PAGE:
2. An aqueous emulsion comprising water, spheroidal shaped micro-capsules of thermoplastic polymeric resin and a non-solvent for said resin, and a surface active agent, said resin selected from the group consisting of polymethyl methacrylate, cellulose acetate butyrate, polyvinyl chloride, polyvinyl acetate, polystyrene and copolymers and mixtures thereof, said microcapsules being suspended in said emulsion and said non-solvent being present and filling the interior of said microcapsules, said emulsion prepared by admixing said resin with a solvent and non-solvent for said resin to form a solution, said solvent and said non-solvent being immiscible in water, adding the resin-solvent-non-solvent to water and a surface active ag'entwith high shear to form an oil-in-water emulsion in which the oil droplets contain the resin, the solvent and the non-solvent, removing the solvent from said emulsion by distillation under reduced pressure thus forming the microcapsules of said polymeric resin in said emulsion, the nonsolvent being present in the interior of said microcapsules, said microcapsules having an average diameter of from 0.1 p. to 1.0 ;1., said emulsion containing by weight from 0.1 to 0.8 part of water, the amount of nonsolvent present in said microcapsules is from 0.05 to 3 parts for each part of resin, said emulsion containing from 0.0005 to 0.005 part of a surface active agent for each part of microcapsules filled with said non-solvent.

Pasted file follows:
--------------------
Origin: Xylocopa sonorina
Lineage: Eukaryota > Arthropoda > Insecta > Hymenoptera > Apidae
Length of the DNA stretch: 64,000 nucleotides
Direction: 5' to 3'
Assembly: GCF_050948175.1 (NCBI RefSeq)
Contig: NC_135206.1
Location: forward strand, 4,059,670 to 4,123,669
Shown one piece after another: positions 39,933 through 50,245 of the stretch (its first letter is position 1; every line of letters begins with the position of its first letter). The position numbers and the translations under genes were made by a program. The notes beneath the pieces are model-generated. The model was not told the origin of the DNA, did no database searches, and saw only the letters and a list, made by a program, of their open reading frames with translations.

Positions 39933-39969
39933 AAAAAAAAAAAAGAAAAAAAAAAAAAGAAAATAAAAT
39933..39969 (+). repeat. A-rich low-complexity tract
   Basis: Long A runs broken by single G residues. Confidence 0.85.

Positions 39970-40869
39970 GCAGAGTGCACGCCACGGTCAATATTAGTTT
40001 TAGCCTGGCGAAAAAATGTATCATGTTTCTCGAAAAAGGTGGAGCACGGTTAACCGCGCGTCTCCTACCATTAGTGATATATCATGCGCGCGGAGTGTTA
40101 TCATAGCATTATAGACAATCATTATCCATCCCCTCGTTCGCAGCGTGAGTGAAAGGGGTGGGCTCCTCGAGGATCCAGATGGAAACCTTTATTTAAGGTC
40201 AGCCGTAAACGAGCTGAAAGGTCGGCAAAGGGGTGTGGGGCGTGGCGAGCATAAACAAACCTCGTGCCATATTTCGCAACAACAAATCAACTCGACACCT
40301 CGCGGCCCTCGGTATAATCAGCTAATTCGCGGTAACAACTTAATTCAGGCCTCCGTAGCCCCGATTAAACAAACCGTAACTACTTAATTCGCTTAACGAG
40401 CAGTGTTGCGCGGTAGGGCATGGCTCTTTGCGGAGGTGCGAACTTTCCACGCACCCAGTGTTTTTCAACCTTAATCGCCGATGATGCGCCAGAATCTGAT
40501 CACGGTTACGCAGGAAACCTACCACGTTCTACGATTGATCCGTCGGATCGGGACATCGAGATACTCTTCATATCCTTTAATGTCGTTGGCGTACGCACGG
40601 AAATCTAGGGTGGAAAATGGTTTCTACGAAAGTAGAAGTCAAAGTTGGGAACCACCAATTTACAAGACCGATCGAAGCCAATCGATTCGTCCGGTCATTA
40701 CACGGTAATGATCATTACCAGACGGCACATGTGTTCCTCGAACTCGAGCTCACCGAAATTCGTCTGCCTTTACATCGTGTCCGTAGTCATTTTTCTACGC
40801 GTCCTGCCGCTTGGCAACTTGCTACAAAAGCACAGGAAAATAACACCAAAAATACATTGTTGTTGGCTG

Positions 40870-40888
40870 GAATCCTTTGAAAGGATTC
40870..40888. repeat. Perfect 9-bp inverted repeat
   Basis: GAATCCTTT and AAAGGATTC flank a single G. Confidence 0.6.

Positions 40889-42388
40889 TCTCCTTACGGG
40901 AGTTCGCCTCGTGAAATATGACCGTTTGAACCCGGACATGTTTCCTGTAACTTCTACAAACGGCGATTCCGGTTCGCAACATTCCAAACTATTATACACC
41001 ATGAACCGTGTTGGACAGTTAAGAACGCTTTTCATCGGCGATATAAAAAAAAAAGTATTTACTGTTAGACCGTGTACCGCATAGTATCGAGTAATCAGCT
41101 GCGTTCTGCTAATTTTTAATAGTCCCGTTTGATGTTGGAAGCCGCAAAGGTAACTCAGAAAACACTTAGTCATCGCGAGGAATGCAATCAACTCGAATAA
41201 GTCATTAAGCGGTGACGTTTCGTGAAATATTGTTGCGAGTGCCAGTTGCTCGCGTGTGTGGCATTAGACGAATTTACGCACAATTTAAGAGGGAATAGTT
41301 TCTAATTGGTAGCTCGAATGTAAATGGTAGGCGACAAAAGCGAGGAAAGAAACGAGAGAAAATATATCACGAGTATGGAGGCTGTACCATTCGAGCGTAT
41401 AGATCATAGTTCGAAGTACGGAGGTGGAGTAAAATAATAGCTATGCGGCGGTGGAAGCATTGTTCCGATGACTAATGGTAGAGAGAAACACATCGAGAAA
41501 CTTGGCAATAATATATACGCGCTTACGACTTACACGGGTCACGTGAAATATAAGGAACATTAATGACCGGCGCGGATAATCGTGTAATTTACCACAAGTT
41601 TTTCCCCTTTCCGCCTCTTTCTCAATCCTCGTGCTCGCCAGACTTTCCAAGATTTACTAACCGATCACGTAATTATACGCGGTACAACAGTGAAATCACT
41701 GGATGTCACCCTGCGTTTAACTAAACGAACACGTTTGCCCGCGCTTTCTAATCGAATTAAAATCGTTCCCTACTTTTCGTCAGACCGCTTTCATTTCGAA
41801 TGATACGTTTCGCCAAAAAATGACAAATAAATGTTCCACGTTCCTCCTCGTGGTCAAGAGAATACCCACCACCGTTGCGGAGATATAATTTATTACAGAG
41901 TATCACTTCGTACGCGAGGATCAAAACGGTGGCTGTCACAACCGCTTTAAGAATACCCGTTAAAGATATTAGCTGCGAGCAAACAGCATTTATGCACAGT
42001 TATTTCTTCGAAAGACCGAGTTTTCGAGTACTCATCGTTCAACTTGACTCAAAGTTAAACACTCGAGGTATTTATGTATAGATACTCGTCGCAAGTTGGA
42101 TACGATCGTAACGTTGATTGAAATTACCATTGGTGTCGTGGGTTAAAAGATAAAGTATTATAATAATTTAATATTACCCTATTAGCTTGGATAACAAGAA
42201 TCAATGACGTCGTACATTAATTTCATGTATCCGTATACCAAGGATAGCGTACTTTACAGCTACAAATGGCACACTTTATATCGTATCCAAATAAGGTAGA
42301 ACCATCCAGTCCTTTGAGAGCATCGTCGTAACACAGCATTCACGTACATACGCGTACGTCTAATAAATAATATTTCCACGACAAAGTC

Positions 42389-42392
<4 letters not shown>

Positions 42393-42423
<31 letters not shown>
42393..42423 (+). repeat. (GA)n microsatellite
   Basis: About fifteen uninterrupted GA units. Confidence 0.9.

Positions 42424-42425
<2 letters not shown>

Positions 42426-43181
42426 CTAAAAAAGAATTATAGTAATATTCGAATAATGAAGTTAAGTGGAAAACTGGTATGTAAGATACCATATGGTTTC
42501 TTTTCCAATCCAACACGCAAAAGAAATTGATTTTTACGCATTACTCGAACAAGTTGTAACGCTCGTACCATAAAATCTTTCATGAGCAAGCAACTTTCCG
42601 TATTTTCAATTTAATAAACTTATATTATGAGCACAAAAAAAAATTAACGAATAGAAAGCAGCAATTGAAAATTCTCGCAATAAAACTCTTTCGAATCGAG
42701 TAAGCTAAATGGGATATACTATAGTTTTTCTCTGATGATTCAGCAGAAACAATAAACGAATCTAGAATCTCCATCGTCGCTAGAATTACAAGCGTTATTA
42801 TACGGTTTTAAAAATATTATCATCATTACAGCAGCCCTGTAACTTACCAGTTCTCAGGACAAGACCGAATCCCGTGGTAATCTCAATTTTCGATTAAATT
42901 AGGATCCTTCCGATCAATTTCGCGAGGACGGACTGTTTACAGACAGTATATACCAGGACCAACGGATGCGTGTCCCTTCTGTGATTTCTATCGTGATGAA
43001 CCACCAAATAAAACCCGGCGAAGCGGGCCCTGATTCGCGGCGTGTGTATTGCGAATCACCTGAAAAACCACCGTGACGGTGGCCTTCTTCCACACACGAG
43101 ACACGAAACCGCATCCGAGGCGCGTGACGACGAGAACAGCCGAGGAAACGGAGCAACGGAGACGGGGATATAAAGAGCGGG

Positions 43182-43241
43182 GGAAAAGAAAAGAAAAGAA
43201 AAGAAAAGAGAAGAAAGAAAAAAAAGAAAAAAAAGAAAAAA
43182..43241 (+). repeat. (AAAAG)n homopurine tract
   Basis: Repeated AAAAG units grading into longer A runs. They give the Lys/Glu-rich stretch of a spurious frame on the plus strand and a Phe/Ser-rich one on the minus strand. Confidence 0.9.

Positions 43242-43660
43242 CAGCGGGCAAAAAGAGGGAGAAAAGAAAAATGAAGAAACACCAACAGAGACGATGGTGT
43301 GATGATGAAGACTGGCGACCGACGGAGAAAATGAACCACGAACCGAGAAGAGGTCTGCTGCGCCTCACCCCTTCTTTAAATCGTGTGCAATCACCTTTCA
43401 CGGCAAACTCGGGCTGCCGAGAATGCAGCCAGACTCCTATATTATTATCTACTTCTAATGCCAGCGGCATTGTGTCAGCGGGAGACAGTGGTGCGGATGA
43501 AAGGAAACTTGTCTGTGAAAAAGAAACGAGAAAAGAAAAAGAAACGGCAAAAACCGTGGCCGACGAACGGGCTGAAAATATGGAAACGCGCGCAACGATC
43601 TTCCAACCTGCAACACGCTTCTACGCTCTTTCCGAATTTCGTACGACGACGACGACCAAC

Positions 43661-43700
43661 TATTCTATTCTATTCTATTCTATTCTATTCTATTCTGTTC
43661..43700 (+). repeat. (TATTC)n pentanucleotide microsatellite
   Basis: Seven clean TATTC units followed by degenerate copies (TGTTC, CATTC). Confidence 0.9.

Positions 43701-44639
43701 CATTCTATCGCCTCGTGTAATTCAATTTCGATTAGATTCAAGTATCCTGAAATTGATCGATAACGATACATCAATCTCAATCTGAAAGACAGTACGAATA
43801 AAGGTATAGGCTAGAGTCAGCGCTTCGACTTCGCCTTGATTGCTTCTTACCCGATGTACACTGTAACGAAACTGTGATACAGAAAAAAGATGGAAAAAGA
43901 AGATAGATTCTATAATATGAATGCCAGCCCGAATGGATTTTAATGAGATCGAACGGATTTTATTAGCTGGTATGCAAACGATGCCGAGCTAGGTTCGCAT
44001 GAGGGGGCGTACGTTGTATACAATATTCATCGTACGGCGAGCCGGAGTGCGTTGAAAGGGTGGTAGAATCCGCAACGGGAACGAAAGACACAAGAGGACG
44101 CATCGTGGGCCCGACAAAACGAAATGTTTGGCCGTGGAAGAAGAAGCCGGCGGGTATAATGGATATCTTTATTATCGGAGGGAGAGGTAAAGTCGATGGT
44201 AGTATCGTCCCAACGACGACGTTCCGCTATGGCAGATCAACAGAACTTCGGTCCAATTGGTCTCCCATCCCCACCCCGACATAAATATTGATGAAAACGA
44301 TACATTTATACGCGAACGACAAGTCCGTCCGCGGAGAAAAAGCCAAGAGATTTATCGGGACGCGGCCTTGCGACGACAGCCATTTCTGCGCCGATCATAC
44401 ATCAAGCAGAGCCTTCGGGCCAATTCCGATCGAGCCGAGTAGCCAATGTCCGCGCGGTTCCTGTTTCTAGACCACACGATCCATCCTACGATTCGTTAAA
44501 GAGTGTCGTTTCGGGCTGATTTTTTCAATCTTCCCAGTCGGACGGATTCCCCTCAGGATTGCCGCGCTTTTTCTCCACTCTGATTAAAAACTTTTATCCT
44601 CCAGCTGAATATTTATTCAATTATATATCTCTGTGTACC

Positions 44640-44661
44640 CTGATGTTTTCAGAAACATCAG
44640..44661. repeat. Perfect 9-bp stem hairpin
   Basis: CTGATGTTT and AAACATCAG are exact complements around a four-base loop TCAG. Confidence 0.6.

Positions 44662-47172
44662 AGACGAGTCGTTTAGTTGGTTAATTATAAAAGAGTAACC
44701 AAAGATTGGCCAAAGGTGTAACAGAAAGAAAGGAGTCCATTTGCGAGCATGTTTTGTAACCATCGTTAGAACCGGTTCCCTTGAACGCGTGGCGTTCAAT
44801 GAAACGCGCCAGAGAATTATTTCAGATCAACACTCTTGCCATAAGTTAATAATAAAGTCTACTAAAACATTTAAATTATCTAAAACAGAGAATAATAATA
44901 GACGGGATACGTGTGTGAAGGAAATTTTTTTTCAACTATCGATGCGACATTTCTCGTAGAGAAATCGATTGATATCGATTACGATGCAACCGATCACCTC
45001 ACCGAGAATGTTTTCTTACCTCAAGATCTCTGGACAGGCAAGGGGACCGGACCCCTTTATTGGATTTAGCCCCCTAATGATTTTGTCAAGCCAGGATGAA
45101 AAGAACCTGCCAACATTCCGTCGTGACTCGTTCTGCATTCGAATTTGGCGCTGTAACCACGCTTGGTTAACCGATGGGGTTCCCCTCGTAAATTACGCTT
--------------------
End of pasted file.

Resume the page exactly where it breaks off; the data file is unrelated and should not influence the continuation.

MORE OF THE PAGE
3. Composition according to claim 2 in which the non-solvent employed is an aliphatic organic compound selected from the group consisting of mineral spirits, decane, dodecane, heptane, pentanol and mixtures thereof.